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The Tourist Season 2, Stan review: a riveting return

Jamie Dornan and Danielle Macdonald head to Ireland in search of answers, cranking up the tension and chills.

Why go back?

That’s a question that could just as easily apply to The Tourist showrunners Harry and Jack Williams as it does to lead their characters, amnesiac Elliot and ex-traffic cop Helen (Belfast lead Jamie Dornan and Aussie star Danielle Macdonald).

The first one’s easy. The wild ride that saw Helen and Elliot survive a hit job in the outback, thanks to his murky and mostly forgotten past, may have been intended by the Williams brothers (The Missing, Liar) as a one-and-done miniseries, but huge ratings plus critical plaudits for the 2022 show more or less ensured an unplanned second season.

As for why the lovers – now travelling southeast Asia by train 14 months later, smoking spliffs and generally having a real good time together – would return to the scene of his almost certainly terrible crimes, that’s a bit stickier. But The Tourist‘s brand of darkly comic crime thriller basically requires people to do dumb things that are clearly against their best interests. Otherwise why would we watch? Even rom-coms require a few easily avoided bumps along the road to happily ever after, after all.

And so Helen, a natural detective, can’t quite shake off the big question mark hanging over the now-named Elliot’s roots. Which leads her to post-coitally suggest, as you do, that they head to Ireland to follow the lead of an old photograph and accompanying letter posted to him while he was in hospital in Oz. Because what could go wrong, teeing up a meeting with a mystery man when you know, for a fact, that your boyf has done stuff that ensured a bunch of folks wanted him dead half the world away?

Ferocious

It’s not much of a spoiler to reveal that their pleasant cafe stop, shot in the same breathtaking County Wicklow spot that oft plays host to the Vikings cast and crew, does not go well. While the capture, escape and van vs smacked-up Elliot on foot pursuit that ensues isn’t quite as epic as season one’s truck vs car smackdown, memorably set to Bette Davis Eyes, it’s still frenetically ferocious.

Once again playing out in astounding surrounds, swapping the red dirt of down under for the thunderous-clouded skies of perma-verdant Éire, this extended sequence is breathtaking in more ways than one and smartly divides the dynamic duo.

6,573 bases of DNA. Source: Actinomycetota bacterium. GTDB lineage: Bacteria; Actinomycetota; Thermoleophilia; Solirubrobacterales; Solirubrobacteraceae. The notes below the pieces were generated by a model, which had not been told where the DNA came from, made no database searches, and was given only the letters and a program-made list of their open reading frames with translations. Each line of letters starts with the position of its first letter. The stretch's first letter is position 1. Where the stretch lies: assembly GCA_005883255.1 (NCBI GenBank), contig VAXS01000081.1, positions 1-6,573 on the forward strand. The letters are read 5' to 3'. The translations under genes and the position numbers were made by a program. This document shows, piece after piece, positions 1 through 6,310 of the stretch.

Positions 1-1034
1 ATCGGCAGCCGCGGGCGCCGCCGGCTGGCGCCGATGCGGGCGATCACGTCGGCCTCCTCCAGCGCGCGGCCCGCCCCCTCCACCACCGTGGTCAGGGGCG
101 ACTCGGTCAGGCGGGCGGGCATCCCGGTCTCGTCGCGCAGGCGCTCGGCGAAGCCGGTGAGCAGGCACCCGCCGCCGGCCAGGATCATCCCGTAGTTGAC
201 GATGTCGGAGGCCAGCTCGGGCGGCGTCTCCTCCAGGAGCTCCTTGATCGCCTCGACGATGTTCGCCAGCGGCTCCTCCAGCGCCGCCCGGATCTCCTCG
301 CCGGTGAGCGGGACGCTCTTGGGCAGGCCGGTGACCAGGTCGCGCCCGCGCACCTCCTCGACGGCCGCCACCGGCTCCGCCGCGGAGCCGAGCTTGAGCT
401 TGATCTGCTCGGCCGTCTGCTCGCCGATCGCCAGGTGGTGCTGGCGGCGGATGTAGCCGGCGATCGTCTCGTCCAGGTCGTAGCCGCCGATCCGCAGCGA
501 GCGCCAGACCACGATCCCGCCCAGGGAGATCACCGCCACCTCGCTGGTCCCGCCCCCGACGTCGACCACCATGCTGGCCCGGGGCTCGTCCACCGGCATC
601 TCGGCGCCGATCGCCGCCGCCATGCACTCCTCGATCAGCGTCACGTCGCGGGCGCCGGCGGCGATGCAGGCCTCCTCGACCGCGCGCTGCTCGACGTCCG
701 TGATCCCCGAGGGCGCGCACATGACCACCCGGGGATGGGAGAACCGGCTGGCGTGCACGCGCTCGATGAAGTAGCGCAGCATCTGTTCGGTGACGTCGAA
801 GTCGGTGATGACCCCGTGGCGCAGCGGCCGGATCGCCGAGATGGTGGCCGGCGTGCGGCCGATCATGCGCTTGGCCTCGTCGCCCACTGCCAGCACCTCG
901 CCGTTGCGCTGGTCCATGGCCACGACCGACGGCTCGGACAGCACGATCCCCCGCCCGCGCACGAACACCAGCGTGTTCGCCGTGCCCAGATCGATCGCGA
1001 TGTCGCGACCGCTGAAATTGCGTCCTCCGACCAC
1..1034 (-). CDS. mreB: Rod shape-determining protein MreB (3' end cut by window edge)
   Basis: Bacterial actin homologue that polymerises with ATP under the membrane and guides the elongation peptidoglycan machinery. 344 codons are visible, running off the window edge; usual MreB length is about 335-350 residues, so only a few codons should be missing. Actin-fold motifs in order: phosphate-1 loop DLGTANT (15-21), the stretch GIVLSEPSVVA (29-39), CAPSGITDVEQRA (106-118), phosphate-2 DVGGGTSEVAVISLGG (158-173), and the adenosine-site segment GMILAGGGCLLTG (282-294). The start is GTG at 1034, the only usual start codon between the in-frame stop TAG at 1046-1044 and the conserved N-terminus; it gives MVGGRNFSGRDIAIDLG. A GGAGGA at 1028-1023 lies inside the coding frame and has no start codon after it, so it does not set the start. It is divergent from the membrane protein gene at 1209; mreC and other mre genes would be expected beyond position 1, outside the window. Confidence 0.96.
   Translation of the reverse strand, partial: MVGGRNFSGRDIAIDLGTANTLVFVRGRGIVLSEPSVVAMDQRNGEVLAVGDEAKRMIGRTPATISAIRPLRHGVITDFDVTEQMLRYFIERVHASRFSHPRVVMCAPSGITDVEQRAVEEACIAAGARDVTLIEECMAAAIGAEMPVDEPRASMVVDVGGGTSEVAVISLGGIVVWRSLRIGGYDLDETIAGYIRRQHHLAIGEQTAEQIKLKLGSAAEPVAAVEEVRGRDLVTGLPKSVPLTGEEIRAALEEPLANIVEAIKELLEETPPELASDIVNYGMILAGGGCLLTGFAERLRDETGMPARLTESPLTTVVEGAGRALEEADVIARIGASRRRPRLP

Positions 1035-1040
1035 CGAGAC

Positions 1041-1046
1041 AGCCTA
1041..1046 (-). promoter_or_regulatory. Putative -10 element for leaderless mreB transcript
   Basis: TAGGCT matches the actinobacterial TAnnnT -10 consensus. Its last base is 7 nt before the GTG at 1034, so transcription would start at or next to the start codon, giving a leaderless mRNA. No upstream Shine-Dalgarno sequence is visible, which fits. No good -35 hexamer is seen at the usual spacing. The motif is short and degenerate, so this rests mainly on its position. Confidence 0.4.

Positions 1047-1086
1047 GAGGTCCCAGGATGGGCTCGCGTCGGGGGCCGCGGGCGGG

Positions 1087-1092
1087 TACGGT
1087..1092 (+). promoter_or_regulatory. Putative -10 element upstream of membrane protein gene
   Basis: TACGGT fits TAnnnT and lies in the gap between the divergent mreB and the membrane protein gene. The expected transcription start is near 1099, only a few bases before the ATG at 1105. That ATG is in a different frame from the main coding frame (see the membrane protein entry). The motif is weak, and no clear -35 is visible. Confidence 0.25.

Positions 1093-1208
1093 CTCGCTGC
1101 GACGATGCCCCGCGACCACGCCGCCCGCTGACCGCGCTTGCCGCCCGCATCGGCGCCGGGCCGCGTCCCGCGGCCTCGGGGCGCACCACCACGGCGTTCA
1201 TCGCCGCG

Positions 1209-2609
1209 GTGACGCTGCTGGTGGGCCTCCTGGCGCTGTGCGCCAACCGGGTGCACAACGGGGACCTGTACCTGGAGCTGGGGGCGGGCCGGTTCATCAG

A panicked Helen once again finds herself teaming up with an unknown cop in softly spoken detective Ruairi (Conor MacNeill). And while he seems like a step up on the red flag of Damon Herriman’s so-bad-he’s-good big city copper in Season 1, Ruairi’s almost too sweet Helen fan club is closely guarding an eye-opening secret in his basement that’s sure to complicate matters beyond the two of six episodes we received for review.

As will inserting herself between warring Cassidy and McDonnell clans, led by Olwen Fouéré’s stony-faced matriarch Niamh and Francis Magee’s psychotically glowering Frank, respectively. This despite Ruairi warning her off their territorial patches at all costs. 

Still, her determined-to-make-enemies sleuthing is slightly less stressful to watch than Elliot’s situation, abducted and squirrelled away in an underground bunker alongside a dead pig. Immediately offered an unappealing out: saw off your own legs and wiggle free through a crawlspace if you dare, oddly he declines that ‘mercy’, instead forced to outwit a trio of pissed off McDonnells in Donal, Orla and Fergal, to whom he implores: ‘Can you just get to the point and tell me what I did?’

Listed in descending angriness order, they’re played by Vikings and Outlanders actor Diarmaid Murtagh, Nessa Matthews and Mark McKenna, each relishing the salty crossfire of intra-sibling strafing that includes lines like: ‘Hey Fergal, if you want a date, get on the apps. This fella’s about to get a different kind of fucked.’

All of this adds up to a bunch of boisterous trouble somewhat unexpectedly undercut by the pathetic return of Helen’s emotionally abusive ex, Ethan (Greg Larsen). He may well be spouting social media-ready ‘good man’ thought bubbles these days, but as for him winging it to Ireland to win her back? Err, good luck with that. And there’s a whole world of trouble signalled by another familiar face sitting in the same row onboard the plane. Elliot’s baggage is not lost, shall we say?

Good craic?

So is The Tourist worth another spin? While it’s not quite as sharply plotted as the original outing, it still adeptly balances its cranking muscular tonal shifts between exasperated wryness to actual violent chills and back. Macdonald and Dornan are spot on again and though they might not share much screentime in the opening eps, directed by Fergus O’Brien, they still spark, both together and apart. The tension strung between Helen and Niamh is particularly riveting.

Whatever the truth of Elliot’s forgotten misdemeanours and the long-festering fury between the Cassidy and McDonnell forces, it’s a pleasure to be in their panicked, sweary and surprisingly battle-ready hands again. With way more questions than answers one third of the way in, as it should be, we’re very glad their craic is back.

The Tourist Season 2 is currently streaming on Stan.